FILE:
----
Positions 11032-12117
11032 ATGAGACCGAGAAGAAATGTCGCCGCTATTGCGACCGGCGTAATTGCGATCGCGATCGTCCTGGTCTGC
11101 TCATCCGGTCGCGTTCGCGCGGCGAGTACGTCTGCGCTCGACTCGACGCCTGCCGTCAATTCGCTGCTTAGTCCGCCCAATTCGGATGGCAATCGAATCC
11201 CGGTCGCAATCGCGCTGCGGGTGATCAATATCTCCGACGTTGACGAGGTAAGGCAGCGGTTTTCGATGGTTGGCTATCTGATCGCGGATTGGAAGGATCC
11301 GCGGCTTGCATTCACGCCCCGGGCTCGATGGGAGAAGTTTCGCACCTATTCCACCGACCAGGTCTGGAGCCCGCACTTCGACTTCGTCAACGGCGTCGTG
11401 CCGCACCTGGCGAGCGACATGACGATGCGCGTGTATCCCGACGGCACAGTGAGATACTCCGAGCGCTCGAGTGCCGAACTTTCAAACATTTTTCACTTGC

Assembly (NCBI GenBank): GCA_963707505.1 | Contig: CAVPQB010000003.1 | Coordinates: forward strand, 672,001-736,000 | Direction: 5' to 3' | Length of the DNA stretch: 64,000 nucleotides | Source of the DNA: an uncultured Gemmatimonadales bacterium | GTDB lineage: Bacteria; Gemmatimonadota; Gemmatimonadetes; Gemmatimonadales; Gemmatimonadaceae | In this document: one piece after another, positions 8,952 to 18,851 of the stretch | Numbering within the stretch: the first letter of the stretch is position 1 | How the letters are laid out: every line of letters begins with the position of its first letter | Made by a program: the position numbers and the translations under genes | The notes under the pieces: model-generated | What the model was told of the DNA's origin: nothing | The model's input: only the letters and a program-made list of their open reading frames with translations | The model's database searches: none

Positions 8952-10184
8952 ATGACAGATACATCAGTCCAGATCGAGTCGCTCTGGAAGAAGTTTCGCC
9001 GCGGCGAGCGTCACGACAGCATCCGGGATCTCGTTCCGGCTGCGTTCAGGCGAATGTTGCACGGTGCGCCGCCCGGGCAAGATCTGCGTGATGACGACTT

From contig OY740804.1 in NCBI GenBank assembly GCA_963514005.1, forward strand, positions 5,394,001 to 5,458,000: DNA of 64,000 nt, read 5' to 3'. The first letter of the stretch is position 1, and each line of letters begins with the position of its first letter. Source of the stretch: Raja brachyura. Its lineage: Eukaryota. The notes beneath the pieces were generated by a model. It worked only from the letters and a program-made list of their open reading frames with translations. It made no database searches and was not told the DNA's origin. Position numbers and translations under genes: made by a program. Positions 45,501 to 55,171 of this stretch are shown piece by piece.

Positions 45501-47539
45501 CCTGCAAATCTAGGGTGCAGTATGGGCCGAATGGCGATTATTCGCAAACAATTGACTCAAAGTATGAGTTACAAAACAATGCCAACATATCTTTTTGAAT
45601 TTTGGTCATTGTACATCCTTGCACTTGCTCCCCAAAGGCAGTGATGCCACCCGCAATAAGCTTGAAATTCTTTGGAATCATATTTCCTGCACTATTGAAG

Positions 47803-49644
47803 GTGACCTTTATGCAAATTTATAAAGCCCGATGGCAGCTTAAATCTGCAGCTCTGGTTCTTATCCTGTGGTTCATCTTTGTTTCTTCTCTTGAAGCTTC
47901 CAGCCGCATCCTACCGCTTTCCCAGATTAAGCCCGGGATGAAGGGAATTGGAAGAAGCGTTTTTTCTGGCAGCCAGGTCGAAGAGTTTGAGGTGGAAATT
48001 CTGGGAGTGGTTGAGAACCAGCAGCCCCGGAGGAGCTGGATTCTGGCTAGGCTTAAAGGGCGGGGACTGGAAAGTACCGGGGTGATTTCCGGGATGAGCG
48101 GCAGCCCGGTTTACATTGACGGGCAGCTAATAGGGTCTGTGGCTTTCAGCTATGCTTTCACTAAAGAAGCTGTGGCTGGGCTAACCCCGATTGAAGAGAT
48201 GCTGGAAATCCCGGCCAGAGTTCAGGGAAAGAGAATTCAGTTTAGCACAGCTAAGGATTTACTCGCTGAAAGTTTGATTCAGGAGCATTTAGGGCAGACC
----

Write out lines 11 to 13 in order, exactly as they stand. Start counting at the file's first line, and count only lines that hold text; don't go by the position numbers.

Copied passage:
From contig OY740804.1 in NCBI GenBank assembly GCA_963514005.1, forward strand, positions 5,394,001 to 5,458,000: DNA of 64,000 nt, read 5' to 3'. The first letter of the stretch is position 1, and each line of letters begins with the position of its first letter. Source of the stretch: Raja brachyura. Its lineage: Eukaryota. The notes beneath the pieces were generated by a model. It worked only from the letters and a program-made list of their open reading frames with translations. It made no database searches and was not told the DNA's origin. Position numbers and translations under genes: made by a program. Positions 45,501 to 55,171 of this stretch are shown piece by piece.

Positions 45501-47539
45501 CCTGCAAATCTAGGGTGCAGTATGGGCCGAATGGCGATTATTCGCAAACAATTGACTCAAAGTATGAGTTACAAAACAATGCCAACATATCTTTTTGAAT